|02/19/2022||SCF & V||13||Something exciting has happened today that I have never seen since I started following the horses in 2015. Two horses, 1 of the older mares and another older mare, were at SCF and the other 11 were at V. I have never seen them separate like this before. Also, the second mare at SCF with the older mare was unusually aggressive. They knew they were separated from the rest of the herd, and the younger mare was protecting her. Fascinating... More to unfold with this story.|
||13||It was a fantastic day with the Shawnee 13. After all these years, we finally got video and photos of the herd in the water! The pack looked good overall and was very relaxed.|
|02/13/2022||SCF, V||0||We did not find the herd today at the normal SCF or V locations.|
|02/11/2022||SCF||13||The herd generally looks healthy. Two older mares look a little rough, but they seem in good spirits. No foals. We did verify at least one mare is pregnant. We confirmed 13 in the herd today.|
|02/07/2022||SCF||13||Saw the herd in the late afternoon and until sunset. They were heads down eating the entire time, probably because of the recent snow. A horse trail rider rode right through the middle of the herd with a small dog. The horses fled in fear and never returned until the next day. We confirmed 13 in the pack today.|
|Feb 06, 2022||SCF||13||We found the herd of 13 this winter morning. There was a slight amount of snow on the ground still from the snow a couple of days ago. The herd was all accounted for and looked in good condition.|
|January 28, 2022||V||11||The older two mares were not with the herd today. They have been known to stay back over at the Shawnee Creek area. We did not see them there, but that doesn't mean they were not in the woods or along the river somewhere we couldn't find them.|
|January 2, 2022||V||13||All 13 of the herd was near the Two Rivers area. They were very alert and sensitive today, which is unlike them. They ran off towards the Two Rivers campground area and went deep into the woods when they saw me.|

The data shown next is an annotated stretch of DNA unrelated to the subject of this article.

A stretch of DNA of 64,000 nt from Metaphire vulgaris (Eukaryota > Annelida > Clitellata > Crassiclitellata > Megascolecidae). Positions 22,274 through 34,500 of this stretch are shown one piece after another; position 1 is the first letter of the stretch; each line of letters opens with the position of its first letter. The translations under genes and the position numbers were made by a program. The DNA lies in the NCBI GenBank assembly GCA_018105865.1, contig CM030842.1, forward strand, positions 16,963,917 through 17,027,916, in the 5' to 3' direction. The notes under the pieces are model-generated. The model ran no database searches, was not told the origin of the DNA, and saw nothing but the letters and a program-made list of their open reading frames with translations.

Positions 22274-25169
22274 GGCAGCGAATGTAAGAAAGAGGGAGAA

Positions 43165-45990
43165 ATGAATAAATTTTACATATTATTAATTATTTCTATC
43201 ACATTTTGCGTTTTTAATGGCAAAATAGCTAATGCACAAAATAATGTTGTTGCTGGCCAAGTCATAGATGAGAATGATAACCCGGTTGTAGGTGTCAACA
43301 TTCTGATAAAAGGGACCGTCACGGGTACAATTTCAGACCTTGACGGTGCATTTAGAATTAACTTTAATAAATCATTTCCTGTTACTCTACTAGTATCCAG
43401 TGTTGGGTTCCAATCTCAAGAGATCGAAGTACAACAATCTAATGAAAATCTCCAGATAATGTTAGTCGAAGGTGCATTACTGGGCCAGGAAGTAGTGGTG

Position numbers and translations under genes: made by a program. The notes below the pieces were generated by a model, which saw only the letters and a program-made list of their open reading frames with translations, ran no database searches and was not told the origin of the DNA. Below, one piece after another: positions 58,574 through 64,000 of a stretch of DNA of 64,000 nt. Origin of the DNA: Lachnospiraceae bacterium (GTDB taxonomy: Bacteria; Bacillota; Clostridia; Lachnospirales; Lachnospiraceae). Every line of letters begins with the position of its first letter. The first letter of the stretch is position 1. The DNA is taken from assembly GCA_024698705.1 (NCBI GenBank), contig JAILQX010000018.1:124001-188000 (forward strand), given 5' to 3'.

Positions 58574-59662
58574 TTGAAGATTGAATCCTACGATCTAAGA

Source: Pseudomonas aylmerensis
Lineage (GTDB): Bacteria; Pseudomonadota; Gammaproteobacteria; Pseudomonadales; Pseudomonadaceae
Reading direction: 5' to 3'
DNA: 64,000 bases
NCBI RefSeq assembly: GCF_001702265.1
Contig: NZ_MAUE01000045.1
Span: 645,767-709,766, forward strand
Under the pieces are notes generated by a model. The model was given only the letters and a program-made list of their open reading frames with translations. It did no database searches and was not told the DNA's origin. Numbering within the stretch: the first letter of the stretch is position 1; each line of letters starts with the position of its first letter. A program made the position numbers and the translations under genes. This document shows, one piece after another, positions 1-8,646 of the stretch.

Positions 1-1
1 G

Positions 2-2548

HISTORY OF THE WILD HORSES OF MISSOURI
Shannon County is home to a beautiful herd of wild horses located in Southeast Missouri in the Ozark National Scenic Riverways on public land about 130 miles from Springfield and 150 miles from St. Louis.
Ozark National Scenic Riverways is the first national park area to protect a river system and the only state where wild horses still roam free. It hasn't been an easy path for the wild horses over the last 100 years, and it would be foolish to think current conditions couldn't change and put the horses back in danger again.
During the 1980s, the National Park Service announced a plan to remove the wild horses, and people were outraged.
In 1993 the U.S. Supreme Court denied a final appeal to protect the horses and gave the National Park Service the right to remove the horses from federal land.
The national park service started removing the wild horses in a profoundly upsetting way to residents and horse lovers around the country. The people of Shannon County and horse lovers around the country rallied together, and the Wild Horse League of Missouri was formed.
Luckily, by 1996 the Wild Horse League of Missouri, which formed in 1992 to save the wild horses, received help from the people of Shannon County, Congressman Bill Emerson, Senators Kit Bond, and John Ashcroft.
Their tireless efforts paid off, and President Clinton signed a bill into law on October 3, 1996, to make the wild horses of Shannon County a permanent part of the Ozark National Scenic Riverways.
Now, people worldwide visit Shannon County in hopes of seeing these majestic wild horses.
The Missouri Wild Horse League works with the National Park Service to capture some horses when the herd exceeds 50. The captured horses are taken into care and evaluated before being adopted by loving families for permanent homes.
It is important to remember that these horses are wild. When looking for them, be sure not to approach them or feed them. It is essential to keep these animals wild and free and for you to be safe. The horses are big, strong, and unpredictable and for your safety, keep a safe distance of 100 yards or more between you and the horses.
The Wild Horses of Missouri are generally organized into 4 herds and 5 bands to include: Shawnee Creek, Broadfoot, Round Spring, and Rocky Creek. You can click on each of the herd names and review the latest information about each herd. If you would like to get more information on where to find the Wild Horses of Missouri, review my detailed online guide for the latest information.
"Place Names Of Five Central Southern Counties of Missouri." M.A. thesis., University of Missouri-Columbia, 1939.